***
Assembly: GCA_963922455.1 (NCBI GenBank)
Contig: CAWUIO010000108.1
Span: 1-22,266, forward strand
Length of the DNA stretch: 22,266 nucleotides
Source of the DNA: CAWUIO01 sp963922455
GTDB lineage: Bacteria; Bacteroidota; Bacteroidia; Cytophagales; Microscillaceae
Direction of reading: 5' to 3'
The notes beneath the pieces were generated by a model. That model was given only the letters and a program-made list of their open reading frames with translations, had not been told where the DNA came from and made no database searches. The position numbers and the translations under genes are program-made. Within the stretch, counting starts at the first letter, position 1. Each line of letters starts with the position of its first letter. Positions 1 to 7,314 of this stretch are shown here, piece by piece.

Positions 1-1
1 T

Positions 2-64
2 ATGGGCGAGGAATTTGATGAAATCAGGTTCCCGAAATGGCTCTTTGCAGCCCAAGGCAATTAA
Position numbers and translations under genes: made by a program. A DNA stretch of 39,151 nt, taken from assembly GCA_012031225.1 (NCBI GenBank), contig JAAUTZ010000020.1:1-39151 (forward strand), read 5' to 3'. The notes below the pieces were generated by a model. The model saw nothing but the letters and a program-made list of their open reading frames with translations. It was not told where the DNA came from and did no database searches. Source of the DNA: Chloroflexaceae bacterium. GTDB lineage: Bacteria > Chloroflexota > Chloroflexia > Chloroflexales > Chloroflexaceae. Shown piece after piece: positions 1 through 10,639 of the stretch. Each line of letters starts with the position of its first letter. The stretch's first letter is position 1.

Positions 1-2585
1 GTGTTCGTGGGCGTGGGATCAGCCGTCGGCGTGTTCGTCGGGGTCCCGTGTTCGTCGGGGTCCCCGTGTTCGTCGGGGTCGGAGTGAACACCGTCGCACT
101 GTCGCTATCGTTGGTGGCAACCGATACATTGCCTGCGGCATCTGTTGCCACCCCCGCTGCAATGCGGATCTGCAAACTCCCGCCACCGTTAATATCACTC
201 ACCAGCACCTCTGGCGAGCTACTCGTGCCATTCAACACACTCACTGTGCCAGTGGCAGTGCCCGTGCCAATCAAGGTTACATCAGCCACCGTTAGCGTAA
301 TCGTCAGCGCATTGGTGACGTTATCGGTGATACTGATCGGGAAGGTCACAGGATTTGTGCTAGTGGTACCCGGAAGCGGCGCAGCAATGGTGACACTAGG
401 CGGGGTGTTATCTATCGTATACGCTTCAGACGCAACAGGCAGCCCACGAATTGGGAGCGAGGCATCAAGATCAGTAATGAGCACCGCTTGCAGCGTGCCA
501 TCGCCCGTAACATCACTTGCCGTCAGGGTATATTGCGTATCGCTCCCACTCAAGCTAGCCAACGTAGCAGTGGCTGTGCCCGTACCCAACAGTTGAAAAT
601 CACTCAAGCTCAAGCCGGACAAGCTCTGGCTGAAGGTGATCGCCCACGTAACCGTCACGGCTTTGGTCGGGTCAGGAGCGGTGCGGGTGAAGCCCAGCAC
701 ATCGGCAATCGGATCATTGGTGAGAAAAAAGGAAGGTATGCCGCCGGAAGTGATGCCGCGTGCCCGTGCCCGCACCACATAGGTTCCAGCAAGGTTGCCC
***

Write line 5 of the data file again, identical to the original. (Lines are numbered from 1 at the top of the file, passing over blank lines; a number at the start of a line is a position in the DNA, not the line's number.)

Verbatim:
Source of the DNA: CAWUIO01 sp963922455